31st May2017

Digital Shorts: ‘Dynasty Feud’ Review (PC)

by Matthew Smail

In DIGITAL SHORTS we review some of the latest video games that are only available digitally (at least in the UK), in a short-form review format. In this edition we take a look at Dynasty Feud, a multiplayer platform brawler available now on PC/Steam.


Dynasty Feud is an ambitious and feature rich take on the classic, chaotic combat of games like Super Smash Bros, dressed in a pixel art theme. There are several things that mark Dynasty Feud out as different, including the dynastical element that gives the game its name. In the most basic versus mode, players each choose a dynasty that represents a historic clan or faction, for example Vikings, Samurai or a set of redneck Cowboys. Each dynasty has a strong theme, with colourful, named characters taking up the fight and representing each class, which feels important in a game like this because it increases the feeling of engagement.

The fighting is chaotic and fun, but very challenging to excel at. Each starting dynasty features a decent mix of characters to allow players to get used to the controls, which are as meaty and responsive as I would expect from such a twitch-response focussed game. On average, levels are tougher to navigate than in similar games, and this is where the pixel-art element starts to show. A good example is one of the initial stages, which has two trains running parallel to one another and demands that players manage both the complexities of the fight and of the intricate, ever changing landscape.

Whilst both local and multiplayer content are catered for (including an allstars mode that allows players to create their own dynasty from among the available characters) single player is very light. Skirmishes against the AI can be had, but there’s no real purpose to them, and at present there is no campaign or story mode of any kind. New dynasty’s are unlocked through repeated matches in any mode, and there’s no real challenge here – it’s just a case of the more you play, the more you gain access to.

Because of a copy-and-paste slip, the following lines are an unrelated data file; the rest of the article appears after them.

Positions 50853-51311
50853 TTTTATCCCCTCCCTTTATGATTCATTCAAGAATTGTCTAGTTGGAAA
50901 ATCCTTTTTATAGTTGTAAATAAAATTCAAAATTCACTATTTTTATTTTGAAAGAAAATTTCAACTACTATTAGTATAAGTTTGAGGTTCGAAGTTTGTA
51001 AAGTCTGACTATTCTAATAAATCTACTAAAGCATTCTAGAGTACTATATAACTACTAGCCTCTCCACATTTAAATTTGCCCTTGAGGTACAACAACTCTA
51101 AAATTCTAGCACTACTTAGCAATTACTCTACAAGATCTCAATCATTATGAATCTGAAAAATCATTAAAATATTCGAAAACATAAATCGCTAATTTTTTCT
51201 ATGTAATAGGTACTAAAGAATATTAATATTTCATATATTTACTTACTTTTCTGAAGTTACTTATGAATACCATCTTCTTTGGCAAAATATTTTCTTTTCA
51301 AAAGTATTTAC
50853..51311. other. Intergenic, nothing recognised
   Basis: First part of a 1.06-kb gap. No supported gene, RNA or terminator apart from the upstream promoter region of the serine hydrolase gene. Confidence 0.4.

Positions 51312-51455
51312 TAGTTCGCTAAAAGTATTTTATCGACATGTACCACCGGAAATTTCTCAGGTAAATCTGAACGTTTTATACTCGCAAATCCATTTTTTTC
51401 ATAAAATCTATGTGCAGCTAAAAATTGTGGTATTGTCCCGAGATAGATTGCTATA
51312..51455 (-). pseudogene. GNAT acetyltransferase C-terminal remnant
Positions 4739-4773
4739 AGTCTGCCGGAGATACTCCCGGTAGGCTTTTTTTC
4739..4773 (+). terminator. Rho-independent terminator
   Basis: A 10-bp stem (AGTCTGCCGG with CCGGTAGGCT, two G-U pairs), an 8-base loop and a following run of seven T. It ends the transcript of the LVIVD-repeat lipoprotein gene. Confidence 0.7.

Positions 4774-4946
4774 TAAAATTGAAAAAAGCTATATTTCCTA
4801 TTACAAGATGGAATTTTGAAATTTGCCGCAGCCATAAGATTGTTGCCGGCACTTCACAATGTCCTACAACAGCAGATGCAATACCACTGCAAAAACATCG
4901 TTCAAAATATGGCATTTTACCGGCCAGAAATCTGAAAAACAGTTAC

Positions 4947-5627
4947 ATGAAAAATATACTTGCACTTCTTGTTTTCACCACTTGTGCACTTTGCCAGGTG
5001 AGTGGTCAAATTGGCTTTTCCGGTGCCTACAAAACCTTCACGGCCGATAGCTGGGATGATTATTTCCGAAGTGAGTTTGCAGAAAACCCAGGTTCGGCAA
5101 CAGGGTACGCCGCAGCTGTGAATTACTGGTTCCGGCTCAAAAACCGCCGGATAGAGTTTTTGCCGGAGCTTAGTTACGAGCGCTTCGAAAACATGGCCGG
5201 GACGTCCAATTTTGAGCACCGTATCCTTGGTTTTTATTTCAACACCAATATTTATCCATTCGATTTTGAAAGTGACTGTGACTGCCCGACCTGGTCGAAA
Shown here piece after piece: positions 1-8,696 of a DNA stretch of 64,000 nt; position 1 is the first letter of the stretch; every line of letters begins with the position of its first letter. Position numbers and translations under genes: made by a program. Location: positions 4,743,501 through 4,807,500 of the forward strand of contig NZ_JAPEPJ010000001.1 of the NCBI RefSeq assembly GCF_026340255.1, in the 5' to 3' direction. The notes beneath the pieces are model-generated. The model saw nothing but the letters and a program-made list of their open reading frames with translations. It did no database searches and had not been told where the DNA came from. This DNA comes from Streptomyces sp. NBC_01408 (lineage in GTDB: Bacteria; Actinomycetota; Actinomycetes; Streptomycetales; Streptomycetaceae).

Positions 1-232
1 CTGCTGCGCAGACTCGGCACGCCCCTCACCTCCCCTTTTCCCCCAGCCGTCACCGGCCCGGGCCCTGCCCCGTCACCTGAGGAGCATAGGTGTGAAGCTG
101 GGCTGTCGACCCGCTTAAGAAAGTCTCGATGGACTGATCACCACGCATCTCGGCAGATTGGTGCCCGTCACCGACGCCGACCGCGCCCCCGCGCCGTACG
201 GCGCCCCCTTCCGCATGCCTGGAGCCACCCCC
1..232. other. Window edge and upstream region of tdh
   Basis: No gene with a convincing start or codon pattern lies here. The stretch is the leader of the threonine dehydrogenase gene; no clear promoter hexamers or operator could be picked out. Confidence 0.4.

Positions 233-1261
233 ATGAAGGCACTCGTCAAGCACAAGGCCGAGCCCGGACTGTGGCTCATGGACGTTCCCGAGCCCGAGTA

Thankfully, where Dynasty Feud excels is in the actual fighting department, because it really is very enjoyable. Online play supports up to four players, inclusive of multiple players on a single PC. Local multiplayer is positively encouraged, but personally, I have a very traditional PC setup with only a single pad, and no connection (either wired or via streaming) to the main television. This is likely to be a restricting factor for the PC version of Dynasty Feud, as I suspect I am not alone, but I understand that there is also a PS4 version incoming that will probably enable more people to access local multiplayer.

Once battle is joined, players can switch between the members of their dynasty at will, enabling experienced combatants to adapt to almost any situation. Each character has particular strengths and weaknesses such as the ability to shoot arrows, throw axes or fire gatling guns, and the arc of fire (or swing) and range of weapons varies dramatically. Most attacks kill with a single hit, so each character has a form of dodge that also suits their play style, and players can switch between characters (that have not been killed) at will to enable them to adapt to any given situation. The controls are simple and easy to learn, but the best use of each character for each situation, and the ability to reliability hit other players takes time to master.

Whilst I feel that the appeal of Dynasty Feud on PC might be somewhat limited by the accessibility of local multiplayer to the broadest spectrum of gamers, that doesn’t mean it’s a bad game. In fact, it’s a really good one, that has some good ideas and presents a lot of depth to those who will take the time to access it. For some though, playing the game will be restricted to online games only, which deaden the excitement somewhat, and because there is no single player mode, long term appeal will wax and wane.

*** 3/5


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